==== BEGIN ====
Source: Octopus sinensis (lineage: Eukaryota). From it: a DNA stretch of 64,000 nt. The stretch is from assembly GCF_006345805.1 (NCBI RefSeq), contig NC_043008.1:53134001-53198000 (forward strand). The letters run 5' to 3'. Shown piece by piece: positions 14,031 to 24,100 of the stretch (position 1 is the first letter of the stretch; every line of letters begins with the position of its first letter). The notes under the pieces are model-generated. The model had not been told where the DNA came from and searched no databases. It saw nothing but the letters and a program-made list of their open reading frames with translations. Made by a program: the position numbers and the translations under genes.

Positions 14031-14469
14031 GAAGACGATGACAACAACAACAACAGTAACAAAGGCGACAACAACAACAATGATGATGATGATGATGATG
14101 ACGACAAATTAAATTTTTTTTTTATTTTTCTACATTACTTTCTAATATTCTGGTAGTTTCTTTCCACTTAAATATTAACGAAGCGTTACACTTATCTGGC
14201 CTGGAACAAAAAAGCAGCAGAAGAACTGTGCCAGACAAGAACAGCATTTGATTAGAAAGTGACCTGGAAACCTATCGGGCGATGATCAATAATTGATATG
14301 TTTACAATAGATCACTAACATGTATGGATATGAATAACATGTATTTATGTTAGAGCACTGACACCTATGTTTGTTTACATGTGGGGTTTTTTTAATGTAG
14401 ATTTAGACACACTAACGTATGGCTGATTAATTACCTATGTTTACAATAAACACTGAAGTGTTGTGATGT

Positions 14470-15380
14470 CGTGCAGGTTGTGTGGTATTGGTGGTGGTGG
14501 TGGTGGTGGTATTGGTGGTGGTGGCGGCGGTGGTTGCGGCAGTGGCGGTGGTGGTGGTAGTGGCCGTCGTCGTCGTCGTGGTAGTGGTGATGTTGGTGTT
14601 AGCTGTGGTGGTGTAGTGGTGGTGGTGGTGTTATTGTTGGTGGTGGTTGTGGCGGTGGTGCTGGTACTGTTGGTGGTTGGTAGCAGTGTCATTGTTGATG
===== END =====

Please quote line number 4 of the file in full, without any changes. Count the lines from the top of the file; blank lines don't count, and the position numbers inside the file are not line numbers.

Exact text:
14101 ACGACAAATTAAATTTTTTTTTTATTTTTCTACATTACTTTCTAATATTCTGGTAGTTTCTTTCCACTTAAATATTAACGAAGCGTTACACTTATCTGGC